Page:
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The Boss

By David Dayton McKean
This Web version, edited by GET NJ, COPYRIGHT 2003

When Governor Moore announced on February 20, 1939, that he was going to nominate Frank Hague, Junior, to the highest court in the state, the Court of Errors and Appeals, as a lay judge, because he knew the appointment would `make his dad happy,' the time had come for the Hoffmanites to show their gratitude. Nomination by a loyal Democratic governor was easy, but confirmation was in the hands of twenty-one senators, fourteen of whom were Republicans.

Young Frank Hague, then thirty-four years old, was unlike his father in many respects; he was an amiable, easygoing young man who showed no interest in politics. He lacked his father's aggressiveness and astuteness, so that it was clear even to his family that he was no heir-apparent. He was, however, like his father, almost impervious to education, in spite of the most expensive private schools and tutors. He attended the Kingsley School, the Princeton Preparatory School, and the Milford School. This battery at length got him into Princeton in 1927. At the end of his first year he had to go to summer school to repeat courses he had failed. A convenient illness the following February saved him from dismissal: he withdrew until the autumn of 1929. In the spring of 1930, however, after the results of his examinations appeared, he was permitted to resign from the university `to study elsewhere.' Some members of the faculty under whom he was supposed to be studying scarcely knew him, he attended class so seldom. The higher learning, at least at Princeton, was not for him.

In the autumn of 1930 he entered the law school of the University of Virginia. His stay at Virginia was notable in two ways: he married Mary Katherine Jordon, daughter of a dean, and he failed nine of the twenty courses he took in the law school.

He transferred to Washington and Lee in 1932, and there tried the law again. He studied, off and on, until 1936, when he gave up. He was never graduated. Unable to obtain a law degree, he nevertheless attempted the same year that he left Washington and Lee the New Jersey bar examination, which two thirds of the candidates normally fail on their first attempt. But he passed.

He served his clerkship – an apprentice period which candidates for the bar in New Jersey must spend – in the law office of his father's lawyer, John Milton; but shortly after he passed the bar examination he was made secretary to Supreme Court Justice Newton H. Porter, a Republican, at the time of Mr. Porter's appointment to the bench. There is no record of his ever having tried a case.

It took a certain amount of maneuvering to open a vacancy for him on the Court of Errors. Thomas Glynn Walker, formerly Democratic leader in the Assembly, was induced to resign his seat on the court to become county judge of Hudson County, and it was announced that Mayor Hague was urging Walker's appointment by President Roosevelt to the federal bench; indeed, he was appointed in December, 1939, federal district judge.

Though the announcement of young Hague's nomination might have made his dad happy, it did not make the lawyers happy. A prominent member of the Essex County Bar Association called it `a slap in the face of every bar association in New Jersey.' There were many other protests, but Frank, Junior, who was in Florida, `could not be reached for comment.'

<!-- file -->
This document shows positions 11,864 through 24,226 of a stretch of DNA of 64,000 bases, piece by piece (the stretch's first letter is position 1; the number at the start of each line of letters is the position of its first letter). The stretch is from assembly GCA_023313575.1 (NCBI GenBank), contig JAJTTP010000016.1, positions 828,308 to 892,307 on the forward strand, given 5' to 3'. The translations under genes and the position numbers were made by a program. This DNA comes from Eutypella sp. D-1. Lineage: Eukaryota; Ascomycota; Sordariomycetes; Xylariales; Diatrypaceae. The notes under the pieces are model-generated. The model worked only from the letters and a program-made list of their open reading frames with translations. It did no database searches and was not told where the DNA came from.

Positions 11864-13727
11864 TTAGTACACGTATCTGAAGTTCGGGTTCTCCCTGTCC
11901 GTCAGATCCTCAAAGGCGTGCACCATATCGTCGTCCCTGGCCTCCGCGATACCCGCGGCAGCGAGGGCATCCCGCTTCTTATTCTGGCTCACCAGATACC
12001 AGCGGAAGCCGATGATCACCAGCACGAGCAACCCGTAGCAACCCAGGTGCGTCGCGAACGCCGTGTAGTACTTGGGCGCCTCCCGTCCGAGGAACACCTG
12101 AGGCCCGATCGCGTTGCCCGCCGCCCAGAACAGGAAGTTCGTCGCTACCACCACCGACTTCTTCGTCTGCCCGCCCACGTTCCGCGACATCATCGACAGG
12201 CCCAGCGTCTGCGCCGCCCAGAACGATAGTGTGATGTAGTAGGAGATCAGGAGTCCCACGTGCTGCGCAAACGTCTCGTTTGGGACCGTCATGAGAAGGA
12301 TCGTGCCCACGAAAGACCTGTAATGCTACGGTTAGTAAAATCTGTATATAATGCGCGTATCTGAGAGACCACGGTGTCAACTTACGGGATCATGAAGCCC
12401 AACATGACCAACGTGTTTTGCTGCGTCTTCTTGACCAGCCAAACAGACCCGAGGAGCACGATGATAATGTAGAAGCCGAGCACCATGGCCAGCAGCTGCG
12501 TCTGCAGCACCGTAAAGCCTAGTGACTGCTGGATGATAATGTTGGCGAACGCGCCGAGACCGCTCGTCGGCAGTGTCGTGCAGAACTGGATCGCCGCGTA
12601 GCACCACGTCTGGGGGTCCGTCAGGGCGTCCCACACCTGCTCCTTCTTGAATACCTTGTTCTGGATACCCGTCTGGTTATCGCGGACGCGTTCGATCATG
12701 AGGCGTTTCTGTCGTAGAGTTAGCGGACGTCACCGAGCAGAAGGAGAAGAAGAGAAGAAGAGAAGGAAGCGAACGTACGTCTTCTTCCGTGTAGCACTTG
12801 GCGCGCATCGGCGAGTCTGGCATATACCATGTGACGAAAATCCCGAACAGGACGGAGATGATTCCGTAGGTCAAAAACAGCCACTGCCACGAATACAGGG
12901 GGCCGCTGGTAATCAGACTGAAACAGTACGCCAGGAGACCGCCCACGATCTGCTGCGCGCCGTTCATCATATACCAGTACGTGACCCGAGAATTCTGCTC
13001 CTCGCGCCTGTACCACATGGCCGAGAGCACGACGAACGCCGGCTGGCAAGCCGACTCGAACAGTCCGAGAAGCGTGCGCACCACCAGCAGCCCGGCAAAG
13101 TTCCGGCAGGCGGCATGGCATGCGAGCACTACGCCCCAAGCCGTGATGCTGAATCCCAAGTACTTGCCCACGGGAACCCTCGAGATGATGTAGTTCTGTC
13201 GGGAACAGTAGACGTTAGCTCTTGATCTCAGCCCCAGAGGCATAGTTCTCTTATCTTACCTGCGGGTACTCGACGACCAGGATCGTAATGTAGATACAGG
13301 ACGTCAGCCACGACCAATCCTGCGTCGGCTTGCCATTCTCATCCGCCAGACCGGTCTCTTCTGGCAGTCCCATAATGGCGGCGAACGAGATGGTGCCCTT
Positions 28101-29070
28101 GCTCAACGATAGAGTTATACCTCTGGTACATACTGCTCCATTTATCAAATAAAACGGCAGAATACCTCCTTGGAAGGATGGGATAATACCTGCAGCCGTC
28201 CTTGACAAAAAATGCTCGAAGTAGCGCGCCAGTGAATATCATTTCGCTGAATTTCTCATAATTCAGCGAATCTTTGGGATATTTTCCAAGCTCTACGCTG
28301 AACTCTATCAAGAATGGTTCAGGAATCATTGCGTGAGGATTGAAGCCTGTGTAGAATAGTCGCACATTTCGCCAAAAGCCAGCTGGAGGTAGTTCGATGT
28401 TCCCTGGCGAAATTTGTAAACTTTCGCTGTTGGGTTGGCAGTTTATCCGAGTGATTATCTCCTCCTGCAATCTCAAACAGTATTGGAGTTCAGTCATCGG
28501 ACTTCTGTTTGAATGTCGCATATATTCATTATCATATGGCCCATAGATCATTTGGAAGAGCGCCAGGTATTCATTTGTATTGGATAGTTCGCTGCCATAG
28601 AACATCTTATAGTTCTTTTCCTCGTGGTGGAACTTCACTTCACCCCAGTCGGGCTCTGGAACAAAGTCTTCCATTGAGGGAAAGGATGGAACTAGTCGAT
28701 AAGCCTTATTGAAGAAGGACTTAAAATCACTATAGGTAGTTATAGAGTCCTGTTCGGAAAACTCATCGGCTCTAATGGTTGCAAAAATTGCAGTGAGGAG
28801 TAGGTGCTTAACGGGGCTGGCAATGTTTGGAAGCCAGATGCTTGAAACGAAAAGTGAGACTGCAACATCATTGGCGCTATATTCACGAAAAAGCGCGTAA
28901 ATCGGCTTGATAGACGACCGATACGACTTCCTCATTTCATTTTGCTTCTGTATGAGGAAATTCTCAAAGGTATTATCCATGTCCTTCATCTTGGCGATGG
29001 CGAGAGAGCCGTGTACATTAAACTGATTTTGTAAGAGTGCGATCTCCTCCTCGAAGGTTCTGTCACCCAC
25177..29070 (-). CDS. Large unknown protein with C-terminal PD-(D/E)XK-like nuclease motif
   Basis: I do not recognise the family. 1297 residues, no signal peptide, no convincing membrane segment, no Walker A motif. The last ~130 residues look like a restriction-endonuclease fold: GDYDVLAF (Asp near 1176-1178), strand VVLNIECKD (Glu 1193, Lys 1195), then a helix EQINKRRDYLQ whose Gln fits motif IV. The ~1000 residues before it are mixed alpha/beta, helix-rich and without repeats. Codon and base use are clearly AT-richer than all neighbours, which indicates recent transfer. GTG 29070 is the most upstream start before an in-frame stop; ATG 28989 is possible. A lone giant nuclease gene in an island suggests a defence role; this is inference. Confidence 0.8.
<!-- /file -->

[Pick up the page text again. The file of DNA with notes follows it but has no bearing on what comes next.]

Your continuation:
The Hudson County Bar Association, however, almost immediately approved. Within six days of the nomination it was announced that five hundred members had signed a petition urging his confirmation. Louis Marciante, president of the State Federation of Labor, issued a statement approving the selection and saying that the opposition came from the radicals and from `the dying C.I.O.'

Some inquisitive lawyers wanted the Senate to hold a hearing, but since the nominee was in Florida, it seemed unfair to many senators to make him come back to New Jersey. On March 6 he was, therefore, confirmed by the Senate, six Hoffman Republicans voting with seven Democrats to produce the necessary majority. About a week later he returned from Florida and was sworn in. Not even Justice Story rose so rapidly or so easily in the judiciary. With his only son safely on the state's highest court at about nine thousand dollars a year (forty dollars a day), Mayor Hague went to Florida for a rest.

The New Jersey Law Journal on March 9, 1939, summed up the attitude of the bar in an editorial:

Lawyers, sometimes looked upon as `leaders of the bar,' bar associations, and in fact the whole bar of New Jersey have been taken to task for their failure to openly and courageously oppose the appointment of Frank Hague, Jr., to the Court of Errors and Appeals. True, a few brave lawyers publicly opposed it. The rest of the bar must admire the courage of Frederic R. Colic of Newark and the group of young lawyers in stating their position as they did. But it is not altogether a matter of hindsight to say that the confirmation of this appointment was a foregone conclusion. Perhaps the bar did not wish to tilt with a windmill. Perhaps there was fear of reprisals, judicial and political.... Nevertheless, whatever the reason, lawyers as a group have suffered another blow, rightly or wrongly.
The action of the Republican senators was more than ordinary gratitude: it was that political gratitude which is a lively appreciation of favors to come, for Harold Hoffman, Director of the Unemployment Compensation Commission, had made no secret to his friends of his ambitions to become governor again and after that, United States senator. A man with such foresight and such diverse talents must have heard of Governor Larson.


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